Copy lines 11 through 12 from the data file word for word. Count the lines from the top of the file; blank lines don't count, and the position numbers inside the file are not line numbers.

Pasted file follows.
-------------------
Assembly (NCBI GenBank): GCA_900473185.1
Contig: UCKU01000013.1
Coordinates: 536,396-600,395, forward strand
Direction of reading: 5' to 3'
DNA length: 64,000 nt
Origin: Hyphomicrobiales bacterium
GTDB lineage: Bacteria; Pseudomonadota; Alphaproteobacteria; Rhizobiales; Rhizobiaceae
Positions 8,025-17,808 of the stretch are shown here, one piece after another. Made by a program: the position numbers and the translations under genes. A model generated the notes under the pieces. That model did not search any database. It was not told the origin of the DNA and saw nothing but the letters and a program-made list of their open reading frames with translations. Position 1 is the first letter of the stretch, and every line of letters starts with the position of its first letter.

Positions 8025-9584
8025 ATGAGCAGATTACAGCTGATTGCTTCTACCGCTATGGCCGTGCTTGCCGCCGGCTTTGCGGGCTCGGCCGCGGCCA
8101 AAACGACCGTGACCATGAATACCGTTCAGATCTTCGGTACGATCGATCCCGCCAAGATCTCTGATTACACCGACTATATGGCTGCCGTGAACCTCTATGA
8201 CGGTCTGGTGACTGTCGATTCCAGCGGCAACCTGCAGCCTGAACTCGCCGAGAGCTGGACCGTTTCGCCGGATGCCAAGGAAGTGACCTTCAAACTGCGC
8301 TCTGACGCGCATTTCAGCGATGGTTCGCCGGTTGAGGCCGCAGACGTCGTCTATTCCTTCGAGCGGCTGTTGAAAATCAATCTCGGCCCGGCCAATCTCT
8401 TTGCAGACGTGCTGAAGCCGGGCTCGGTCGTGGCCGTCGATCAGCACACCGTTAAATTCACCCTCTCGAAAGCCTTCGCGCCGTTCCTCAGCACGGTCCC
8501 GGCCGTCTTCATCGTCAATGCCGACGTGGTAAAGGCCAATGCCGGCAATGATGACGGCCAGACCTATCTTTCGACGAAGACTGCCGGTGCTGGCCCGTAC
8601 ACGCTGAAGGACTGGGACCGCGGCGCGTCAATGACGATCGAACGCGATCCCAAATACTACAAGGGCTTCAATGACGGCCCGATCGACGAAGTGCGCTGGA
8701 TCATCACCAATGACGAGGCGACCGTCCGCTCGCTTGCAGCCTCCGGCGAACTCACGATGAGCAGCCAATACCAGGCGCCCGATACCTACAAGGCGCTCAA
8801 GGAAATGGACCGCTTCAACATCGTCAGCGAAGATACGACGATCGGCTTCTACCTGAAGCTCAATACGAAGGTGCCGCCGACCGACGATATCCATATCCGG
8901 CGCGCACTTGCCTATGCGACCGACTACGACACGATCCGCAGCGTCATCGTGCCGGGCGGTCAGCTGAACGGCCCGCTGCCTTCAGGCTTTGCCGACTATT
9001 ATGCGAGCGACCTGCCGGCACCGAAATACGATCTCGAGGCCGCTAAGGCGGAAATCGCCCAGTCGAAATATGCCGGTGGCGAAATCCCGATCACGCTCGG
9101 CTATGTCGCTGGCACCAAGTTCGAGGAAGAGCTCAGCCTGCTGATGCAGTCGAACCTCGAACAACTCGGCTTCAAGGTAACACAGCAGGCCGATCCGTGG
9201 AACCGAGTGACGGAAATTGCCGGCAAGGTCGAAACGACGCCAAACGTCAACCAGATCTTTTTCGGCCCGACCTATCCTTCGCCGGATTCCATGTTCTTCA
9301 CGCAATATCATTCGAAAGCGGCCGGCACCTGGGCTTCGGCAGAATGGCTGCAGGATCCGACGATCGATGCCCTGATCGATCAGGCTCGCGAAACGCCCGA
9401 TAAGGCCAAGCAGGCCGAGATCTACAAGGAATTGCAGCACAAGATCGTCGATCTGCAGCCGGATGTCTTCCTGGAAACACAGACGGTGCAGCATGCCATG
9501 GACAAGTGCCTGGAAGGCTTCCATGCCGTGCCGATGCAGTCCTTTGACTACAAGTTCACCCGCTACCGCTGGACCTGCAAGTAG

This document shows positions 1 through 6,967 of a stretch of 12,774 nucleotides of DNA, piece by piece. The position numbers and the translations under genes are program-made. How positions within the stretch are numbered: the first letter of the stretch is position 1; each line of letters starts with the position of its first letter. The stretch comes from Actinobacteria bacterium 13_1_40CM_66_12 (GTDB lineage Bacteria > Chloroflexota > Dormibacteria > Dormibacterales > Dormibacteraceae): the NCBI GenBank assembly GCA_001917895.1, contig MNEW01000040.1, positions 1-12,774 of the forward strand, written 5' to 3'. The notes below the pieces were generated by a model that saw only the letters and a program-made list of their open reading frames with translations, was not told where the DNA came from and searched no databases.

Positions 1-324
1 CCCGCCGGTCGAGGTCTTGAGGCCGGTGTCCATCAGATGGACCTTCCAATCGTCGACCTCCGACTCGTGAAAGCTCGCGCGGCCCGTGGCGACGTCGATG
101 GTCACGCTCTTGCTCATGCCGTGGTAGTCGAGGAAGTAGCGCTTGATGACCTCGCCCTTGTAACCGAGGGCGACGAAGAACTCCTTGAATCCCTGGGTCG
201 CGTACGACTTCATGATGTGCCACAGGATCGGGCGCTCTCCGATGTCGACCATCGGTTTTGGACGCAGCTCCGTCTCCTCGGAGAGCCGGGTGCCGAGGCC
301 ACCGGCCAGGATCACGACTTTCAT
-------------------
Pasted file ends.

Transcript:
8101 AAACGACCGTGACCATGAATACCGTTCAGATCTTCGGTACGATCGATCCCGCCAAGATCTCTGATTACACCGACTATATGGCTGCCGTGAACCTCTATGA
8201 CGGTCTGGTGACTGTCGATTCCAGCGGCAACCTGCAGCCTGAACTCGCCGAGAGCTGGACCGTTTCGCCGGATGCCAAGGAAGTGACCTTCAAACTGCGC